Monday, April 07, 2008

Must-read for Science Librarians: "Open Notebook Science: Implications for the Future of Libraries"

Jean-Claude Bradley's presentation "Open Notebook Science: Implications for the Future of Libraries" is a must-read for all research and science librarians if they want to know how science is starting to be, and will be, done. It should also be read by those who plan the futures of research and science libraries, in order to understand how, for instance, the millennials will be doing science, if they are not already.

Fundamental to this future (and present) are Open Access, Open Data, social (research) networking, the blogging/wiki/GoogleDocs/mailing-list dynamics, Wiki versioning (of experimental and other research activities), Second Life for presentations and teaching, and the necessity of machine-to-machine communications and interactions (see my earlier blog entry: New Open Access Criterion: Support access by machines").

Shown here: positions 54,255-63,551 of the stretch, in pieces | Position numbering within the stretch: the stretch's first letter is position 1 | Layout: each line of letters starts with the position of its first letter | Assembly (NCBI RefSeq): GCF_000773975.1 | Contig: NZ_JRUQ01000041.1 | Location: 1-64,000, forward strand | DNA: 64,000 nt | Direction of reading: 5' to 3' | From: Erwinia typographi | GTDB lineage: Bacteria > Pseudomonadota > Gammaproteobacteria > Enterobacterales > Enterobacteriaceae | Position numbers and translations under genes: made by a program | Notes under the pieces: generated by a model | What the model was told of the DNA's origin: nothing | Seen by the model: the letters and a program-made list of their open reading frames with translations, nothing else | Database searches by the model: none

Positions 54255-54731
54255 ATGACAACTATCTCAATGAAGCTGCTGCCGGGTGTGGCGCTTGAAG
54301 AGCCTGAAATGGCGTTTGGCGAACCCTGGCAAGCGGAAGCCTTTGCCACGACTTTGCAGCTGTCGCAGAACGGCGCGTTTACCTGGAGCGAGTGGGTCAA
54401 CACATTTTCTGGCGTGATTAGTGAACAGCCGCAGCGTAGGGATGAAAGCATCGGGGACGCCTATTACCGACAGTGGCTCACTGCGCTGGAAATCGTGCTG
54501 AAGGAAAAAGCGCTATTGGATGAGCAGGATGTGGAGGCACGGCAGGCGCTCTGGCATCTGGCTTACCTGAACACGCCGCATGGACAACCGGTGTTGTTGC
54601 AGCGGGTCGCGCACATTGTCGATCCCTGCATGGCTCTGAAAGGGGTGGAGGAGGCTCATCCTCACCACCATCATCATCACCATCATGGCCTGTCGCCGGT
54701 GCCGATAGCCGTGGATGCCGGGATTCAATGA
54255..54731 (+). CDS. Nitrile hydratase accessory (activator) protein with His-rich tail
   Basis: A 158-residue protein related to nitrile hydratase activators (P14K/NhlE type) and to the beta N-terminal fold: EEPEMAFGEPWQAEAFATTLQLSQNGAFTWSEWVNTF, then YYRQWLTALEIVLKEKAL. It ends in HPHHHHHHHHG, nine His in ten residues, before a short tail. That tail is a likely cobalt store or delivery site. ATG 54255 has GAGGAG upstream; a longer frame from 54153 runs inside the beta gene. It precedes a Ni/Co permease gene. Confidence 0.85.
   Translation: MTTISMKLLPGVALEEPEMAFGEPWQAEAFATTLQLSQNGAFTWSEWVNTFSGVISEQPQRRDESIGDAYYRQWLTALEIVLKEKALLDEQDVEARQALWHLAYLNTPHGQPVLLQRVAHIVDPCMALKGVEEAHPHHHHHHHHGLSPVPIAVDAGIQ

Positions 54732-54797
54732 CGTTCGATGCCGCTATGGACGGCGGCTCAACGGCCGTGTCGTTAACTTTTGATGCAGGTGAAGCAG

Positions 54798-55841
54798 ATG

Abstract: Open Notebook Science involves a variety of internet-based techniques for sharing of scientific information, from the use of wikis for experiments, to the Chemspider database, where chemists share molecules in a fashion that is socially (but not technically) similar to Wikipedia. Aspects of Open Notebook Science that are of relevance to librarians are discussed, such as automating of metadata for describing the steps of experiments, and the importance of using a 3rd-party wiki to record Open Notebook Science, so that contributions can be tracked and time-stamped. Bradley predicts movement towards more machine-to-machine communication, which will considerably speed up the research process.

1 comment:

Jean-Claude Bradley said...

Thanks Glen!
The screencast is now available here.